The liver itself?  It's the fastest-healing organ in your body.  You're poisoning it with backed-up bile because the stones are blocking the ducts.  Getting rid of the bladder stops the backing up.  unfortunately, "deep fried" is one of the things bile digests, so you may have to cut back on that a bit (and honestly, in terms of health in general, we all really should  ;) )

 

 

Oh-- as long as we're trying to tell you the whole truth:  there's a fifty-fifty chance your bathroom habits will change.  If you have a family, invest is poo-pouri and world-class fart sucker fan.

 

Just in case.

 

 

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I have to disagree partially with Duke. Small stones can pass naturally with urination. My brother was prone to them and had several bouts where they eventually passed, with considerable pain. Sometimes larger ones can be broken up inside the body with ultrasound, allowing the smaller fragments to pass. But if you've gotten to the point of inflammation, other organs affected, and your doctors discussing possible surgery, IME it's very unlikely they'll go away on their own. Without some sort of intervention they'll probably get worse.

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Sorry; LL is completely correct about small stone passing.

 

With the mention of liver complications and the discuss of surgery, I assumed you were dealing with a packed gall bladder, and beyond the point of passage.

 

I also assumed you lived in the USA, where your insurance will most likely not cover ultrasonic lithotripsy because of the routine need for more than one treatment, potential for follow treatment needs, and the fact that a cholecystectomy is such a routine laproscopic surgery, the overall price / risk combo at the point of a fully restricted bile duct usually means the surgery.

 

Welcome to the world's wealthiest third world nation.

 

If you find you are a candidate for lithotripsy, then things are looking up (get good pain killers; LL was soft-selling the "unpleasantness" of a moving stone).

 

If you go for the surgery, you will have three small scars on your abdomen, and the biggest discomfort, other than some short(ish) term muscular discomfort in the abdominal wall will be the air pocket from the surgery itself.  (They inflate your belly to get room to work.  It's actually kind of cool!  )

 

Forgive the assumptions; during the course of a day, everyone I talk to lives in the US; the assumption is habituation to living here.  :lol:

 

 

also:

 

If you dont give up the deep fried stuff, your bathroom habits have a much higher chance of changing for the unpleasant: remember that bile is necesary for the efficient breaking down of lipids.  Without it, thw orocess becomes far less effective than it used to be.

 

(No: it will probably not help you lose weight)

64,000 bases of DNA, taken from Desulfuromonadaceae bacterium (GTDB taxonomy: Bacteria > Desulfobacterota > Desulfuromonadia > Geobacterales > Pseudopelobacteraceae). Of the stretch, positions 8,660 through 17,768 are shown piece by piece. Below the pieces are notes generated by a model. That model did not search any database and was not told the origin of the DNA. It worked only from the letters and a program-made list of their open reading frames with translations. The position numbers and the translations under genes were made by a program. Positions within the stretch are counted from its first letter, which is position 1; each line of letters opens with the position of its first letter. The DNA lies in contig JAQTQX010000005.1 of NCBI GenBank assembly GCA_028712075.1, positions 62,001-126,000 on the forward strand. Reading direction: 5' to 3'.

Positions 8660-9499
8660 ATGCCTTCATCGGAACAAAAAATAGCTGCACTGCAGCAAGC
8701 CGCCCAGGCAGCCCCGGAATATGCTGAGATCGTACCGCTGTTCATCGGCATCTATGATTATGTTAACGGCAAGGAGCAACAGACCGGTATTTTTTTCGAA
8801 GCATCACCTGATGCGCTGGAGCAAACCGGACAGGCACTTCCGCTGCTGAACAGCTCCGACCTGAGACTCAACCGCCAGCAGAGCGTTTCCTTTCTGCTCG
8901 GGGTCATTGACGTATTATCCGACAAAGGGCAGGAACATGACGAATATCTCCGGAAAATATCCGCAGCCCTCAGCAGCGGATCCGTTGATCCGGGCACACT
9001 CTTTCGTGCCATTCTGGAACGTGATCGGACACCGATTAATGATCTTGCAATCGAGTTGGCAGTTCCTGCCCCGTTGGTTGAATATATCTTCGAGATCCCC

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Yeah I'm homeless and I need to basically go get "omabacare". I know I saw things like apple juice may help in dissolving smaller stones.

 

As part of manic-depressive I've been on Lithium for the past year - that may have to do with the kidney issue as well. I'm trying to keep it together but it's hard.

 

Homeless 

Living in a shelter 

Part time job cleaning streets 

1/3 of my money is being taken for back child support [I have no problem paying, when you get $380 bi-weekly and you pay $200/month rent and $168 child..well...]

 

And now this. If I wasn't a MHMR case before....

 

I do want to thank for all the feedback it's helped. Still scared but with my family history and the word "surgery" (shudders).

 

 

 

 

Oh, that's $168 per check btw, nor month.

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1 hour ago, Duke Bushido said:

Forgive the assumptions; during the course of a day, everyone I talk to lives in the US; the assumption is habituation to living here.  :lol:

 

I'm prone to the same thing under different parameters. Living my whole life in Canada, I sometimes forget not everyone can just go to a doctor when they're sick.

 

1 hour ago, Duke Bushido said:

If you find you are a candidate for lithotripsy, then things are looking up (get good pain killers; LL was soft-selling the "unpleasantness" of a moving stone).

 

And guilty again, although not intentionally. I have a high pain tolerance, but a couple of years ago I had a broken wrist reset while conscious and without pain medication, so my upper threshold for defining "severe pain" went up considerably.

 

 

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2 hours ago, Lord Liaden said:

I have to disagree partially with Duke. Small stones can pass naturally with urination. My brother was prone to them and had several bouts where they eventually passed, with considerable pain. Sometimes larger ones can be broken up inside the body with ultrasound, allowing the smaller fragments to pass. But if you've gotten to the point of inflammation, other organs affected, and your doctors discussing possible surgery, IME it's very unlikely they'll go away on their own. Without some sort of intervention they'll probably get worse.

 

Sorry, were we talking about gallstones or kidney stones?  I confess that my medical nollidge is limited.